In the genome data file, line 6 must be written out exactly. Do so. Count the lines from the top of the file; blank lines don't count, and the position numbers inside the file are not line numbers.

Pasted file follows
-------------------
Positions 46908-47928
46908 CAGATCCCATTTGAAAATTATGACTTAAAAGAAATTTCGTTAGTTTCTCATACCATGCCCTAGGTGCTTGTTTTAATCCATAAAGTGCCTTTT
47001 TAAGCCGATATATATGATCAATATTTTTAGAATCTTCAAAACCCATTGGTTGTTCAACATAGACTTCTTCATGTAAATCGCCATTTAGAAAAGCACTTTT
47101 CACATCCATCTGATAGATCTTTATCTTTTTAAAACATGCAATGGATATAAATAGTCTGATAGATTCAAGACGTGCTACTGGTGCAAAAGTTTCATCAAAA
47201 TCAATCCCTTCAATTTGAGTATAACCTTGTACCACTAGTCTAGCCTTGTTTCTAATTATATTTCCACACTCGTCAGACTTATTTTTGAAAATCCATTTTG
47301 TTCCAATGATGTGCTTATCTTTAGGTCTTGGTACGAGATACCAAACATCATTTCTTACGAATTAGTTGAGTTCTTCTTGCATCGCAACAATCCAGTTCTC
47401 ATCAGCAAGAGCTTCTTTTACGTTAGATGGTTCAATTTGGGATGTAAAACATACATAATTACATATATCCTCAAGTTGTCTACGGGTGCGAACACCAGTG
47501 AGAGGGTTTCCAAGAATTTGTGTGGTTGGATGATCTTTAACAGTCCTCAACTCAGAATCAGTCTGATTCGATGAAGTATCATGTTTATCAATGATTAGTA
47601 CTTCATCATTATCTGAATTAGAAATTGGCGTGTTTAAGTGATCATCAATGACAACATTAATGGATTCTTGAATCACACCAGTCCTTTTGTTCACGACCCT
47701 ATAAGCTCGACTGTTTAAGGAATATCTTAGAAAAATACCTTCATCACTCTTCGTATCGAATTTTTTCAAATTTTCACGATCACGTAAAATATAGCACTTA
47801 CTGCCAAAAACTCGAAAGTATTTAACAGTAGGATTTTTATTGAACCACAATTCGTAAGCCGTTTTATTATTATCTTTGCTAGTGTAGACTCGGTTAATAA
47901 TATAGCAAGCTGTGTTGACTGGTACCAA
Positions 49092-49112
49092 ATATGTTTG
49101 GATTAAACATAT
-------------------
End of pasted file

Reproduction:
47301 TTCCAATGATGTGCTTATCTTTAGGTCTTGGTACGAGATACCAAACATCATTTCTTACGAATTAGTTGAGTTCTTCTTGCATCGCAACAATCCAGTTCTC